Namshik Han (Milner Therapeutics Institute) - @HanNamshik

Guillaume Hennequin (Engineering) - @GJEHennequin

Kiarash Jamali (MRC Laboratory of Molecular Biology) - @jamaliki1998

Elizabeth Murchison (Veterinary Medicine) - @tcgcambridge


Speaker Biographies

Keynote Speaker - Professor Christine Orengo,  University College London

Professor Christine Orengo FRS

The Orengo group develops computational methods for classifying proteins into evolutionary families. We exploit structural and sequence data to do this and a major interest is in the development of algorithms to recognise very distant evolutionary relationships. Our protein domain classification is available through the widely used CATH database. The release of hundreds of millions of predicted protein structures by DeepMind is allowing us to substantially increase the amount of information we have on protein families in CATH to explore structural mechanisms driving functional divergence. We are researching the extent to which functions are conserved across protein families and are developing methods for predicting the impacts of genetic variations. We are also exploring how functions change during evolution following alternative splicing. Recently we developed AI based deep learning methods for classifying proteins and predicting variant impacts. Our methods for exploring function evolution in protein families are being applied to analyse four large and functionally diverse superfamilies, the HUPs, the Triterpene synthetases, the GNATS and the Alpha-Beta hydrolases in BBSRC and EU funded collaborations with experimentalists. We have also developed methods for predicting protein associations and functional networks to detect genes implicated in ageing and immune response.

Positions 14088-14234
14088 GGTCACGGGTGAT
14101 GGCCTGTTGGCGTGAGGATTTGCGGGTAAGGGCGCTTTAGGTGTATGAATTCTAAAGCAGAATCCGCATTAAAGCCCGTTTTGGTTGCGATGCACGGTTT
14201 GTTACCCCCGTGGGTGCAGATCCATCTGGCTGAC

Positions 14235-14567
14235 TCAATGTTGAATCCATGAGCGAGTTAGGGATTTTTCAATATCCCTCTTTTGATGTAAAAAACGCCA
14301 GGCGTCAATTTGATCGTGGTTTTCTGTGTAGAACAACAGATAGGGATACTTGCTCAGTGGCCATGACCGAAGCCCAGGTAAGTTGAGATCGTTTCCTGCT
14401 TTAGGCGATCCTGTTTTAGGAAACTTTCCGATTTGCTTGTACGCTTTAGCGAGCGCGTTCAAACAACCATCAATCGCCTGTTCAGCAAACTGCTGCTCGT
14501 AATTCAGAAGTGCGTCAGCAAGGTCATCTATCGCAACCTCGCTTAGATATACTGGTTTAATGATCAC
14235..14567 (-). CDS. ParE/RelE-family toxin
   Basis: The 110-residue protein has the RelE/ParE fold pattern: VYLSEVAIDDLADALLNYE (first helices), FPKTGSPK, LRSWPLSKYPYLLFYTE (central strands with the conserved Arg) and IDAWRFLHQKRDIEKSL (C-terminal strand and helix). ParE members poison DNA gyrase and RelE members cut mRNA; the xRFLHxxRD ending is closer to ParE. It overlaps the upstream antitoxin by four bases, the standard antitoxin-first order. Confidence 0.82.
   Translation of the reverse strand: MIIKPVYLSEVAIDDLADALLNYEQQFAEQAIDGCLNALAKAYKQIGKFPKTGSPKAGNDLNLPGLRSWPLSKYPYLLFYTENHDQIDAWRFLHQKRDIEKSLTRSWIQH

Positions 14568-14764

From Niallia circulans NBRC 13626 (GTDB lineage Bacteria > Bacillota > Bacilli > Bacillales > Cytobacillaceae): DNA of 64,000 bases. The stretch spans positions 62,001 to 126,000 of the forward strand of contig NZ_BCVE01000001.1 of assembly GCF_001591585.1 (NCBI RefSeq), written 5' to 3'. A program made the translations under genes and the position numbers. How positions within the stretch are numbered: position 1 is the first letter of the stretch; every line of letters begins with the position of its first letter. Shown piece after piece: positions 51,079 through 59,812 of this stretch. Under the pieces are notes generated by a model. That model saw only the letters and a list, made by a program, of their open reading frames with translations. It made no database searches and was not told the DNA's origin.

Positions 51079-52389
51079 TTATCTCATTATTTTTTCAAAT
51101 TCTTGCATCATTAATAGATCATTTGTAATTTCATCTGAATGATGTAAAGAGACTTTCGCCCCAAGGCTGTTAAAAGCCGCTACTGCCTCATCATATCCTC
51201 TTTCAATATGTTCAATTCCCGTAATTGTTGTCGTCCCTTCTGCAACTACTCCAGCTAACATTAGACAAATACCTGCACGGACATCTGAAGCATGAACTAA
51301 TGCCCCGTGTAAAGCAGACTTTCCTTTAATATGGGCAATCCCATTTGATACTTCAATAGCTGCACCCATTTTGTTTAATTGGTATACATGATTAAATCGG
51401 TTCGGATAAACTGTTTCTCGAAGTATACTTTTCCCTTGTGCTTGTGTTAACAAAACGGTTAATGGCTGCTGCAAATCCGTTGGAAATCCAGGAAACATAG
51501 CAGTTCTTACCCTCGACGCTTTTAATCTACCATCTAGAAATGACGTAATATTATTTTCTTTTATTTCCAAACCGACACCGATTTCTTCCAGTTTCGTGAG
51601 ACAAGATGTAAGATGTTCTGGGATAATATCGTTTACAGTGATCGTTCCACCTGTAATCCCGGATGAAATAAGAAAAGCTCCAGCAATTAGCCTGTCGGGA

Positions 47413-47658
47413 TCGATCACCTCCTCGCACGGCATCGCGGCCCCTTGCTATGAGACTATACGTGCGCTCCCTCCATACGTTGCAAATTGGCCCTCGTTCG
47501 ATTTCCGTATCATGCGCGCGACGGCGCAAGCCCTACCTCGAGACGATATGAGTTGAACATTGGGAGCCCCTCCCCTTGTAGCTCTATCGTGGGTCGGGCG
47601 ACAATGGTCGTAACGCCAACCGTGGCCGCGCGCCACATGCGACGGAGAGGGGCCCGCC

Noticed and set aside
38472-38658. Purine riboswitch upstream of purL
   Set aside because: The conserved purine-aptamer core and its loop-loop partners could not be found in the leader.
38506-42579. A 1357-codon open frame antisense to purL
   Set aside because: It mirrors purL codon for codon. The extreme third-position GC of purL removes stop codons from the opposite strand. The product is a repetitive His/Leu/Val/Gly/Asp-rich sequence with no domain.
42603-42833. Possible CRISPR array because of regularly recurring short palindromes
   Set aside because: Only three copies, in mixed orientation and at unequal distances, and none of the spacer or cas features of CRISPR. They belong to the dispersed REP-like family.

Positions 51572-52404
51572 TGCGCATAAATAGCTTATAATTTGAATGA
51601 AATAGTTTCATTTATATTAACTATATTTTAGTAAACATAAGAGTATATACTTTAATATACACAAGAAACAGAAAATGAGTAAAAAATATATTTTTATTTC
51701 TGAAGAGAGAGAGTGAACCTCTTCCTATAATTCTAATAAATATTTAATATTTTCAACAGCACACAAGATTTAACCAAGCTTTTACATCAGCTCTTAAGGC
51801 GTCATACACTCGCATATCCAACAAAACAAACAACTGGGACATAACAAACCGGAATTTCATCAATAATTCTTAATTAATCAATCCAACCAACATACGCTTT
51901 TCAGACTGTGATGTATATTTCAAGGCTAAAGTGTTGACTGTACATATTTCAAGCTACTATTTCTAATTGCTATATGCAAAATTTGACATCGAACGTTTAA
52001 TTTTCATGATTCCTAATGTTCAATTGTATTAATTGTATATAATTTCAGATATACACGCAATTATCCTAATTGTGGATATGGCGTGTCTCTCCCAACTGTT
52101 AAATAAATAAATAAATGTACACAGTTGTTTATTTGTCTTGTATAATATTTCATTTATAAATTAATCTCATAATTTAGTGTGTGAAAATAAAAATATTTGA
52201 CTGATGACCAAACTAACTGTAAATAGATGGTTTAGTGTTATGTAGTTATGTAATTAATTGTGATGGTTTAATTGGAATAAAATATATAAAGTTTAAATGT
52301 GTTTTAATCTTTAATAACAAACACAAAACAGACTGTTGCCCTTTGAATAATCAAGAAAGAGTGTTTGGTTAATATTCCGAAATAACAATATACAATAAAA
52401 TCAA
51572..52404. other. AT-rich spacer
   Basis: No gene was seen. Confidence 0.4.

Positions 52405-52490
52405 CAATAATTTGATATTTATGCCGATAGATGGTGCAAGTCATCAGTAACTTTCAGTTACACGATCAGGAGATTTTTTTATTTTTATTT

Dr Alex Almeida

Dr Alex Almeida

Throughout my research career I have specialized in the development and application of bioinformatics and genomic approaches to make biological discoveries with relevance to human health. I obtained my PhD in Microbiology at the Institut Pasteur in Paris.

After my PhD, I was awarded an EBI-Sanger Postdoctoral (ESPOD) Fellowship and relocated to Cambridge to expand my research to metagenomic studies of the human gut microbiome. Using large-scale computational methods, we discovered thousands of uncultivated bacterial species in the human gut microbiome, more than tripling the number of gut-associated species previously known (Almeida et al. Nature 2019 and Almeida et al. Nat. Biotechnol. 2021). I have also been involved in a number of national and international collaborative projects, one of which led to the discovery of over 140,000 distinct viruses in the human gut microbiome, of which 50% were unknown before (Camarillo-Guerrero et al. Cell 2021).